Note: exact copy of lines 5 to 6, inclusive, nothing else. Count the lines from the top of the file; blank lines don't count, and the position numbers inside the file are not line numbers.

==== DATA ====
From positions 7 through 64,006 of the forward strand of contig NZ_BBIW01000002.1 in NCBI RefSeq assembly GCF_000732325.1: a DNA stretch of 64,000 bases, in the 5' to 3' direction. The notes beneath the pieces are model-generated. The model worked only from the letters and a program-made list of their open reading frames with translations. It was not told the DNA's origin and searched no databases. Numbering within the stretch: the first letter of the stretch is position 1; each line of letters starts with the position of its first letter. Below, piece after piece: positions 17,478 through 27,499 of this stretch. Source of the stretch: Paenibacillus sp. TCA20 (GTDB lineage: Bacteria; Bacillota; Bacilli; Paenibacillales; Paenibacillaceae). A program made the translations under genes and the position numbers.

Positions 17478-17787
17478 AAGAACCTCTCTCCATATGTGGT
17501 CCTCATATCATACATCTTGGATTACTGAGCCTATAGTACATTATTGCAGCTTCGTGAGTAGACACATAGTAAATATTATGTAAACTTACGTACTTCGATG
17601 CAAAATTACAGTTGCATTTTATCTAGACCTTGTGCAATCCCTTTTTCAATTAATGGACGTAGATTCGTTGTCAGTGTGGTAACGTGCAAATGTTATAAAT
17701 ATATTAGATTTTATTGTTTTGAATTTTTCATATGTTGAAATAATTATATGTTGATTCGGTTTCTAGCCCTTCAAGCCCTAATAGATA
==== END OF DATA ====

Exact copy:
17601 CAAAATTACAGTTGCATTTTATCTAGACCTTGTGCAATCCCTTTTTCAATTAATGGACGTAGATTCGTTGTCAGTGTGGTAACGTGCAAATGTTATAAAT
17701 ATATTAGATTTTATTGTTTTGAATTTTTCATATGTTGAAATAATTATATGTTGATTCGGTTTCTAGCCCTTCAAGCCCTAATAGATA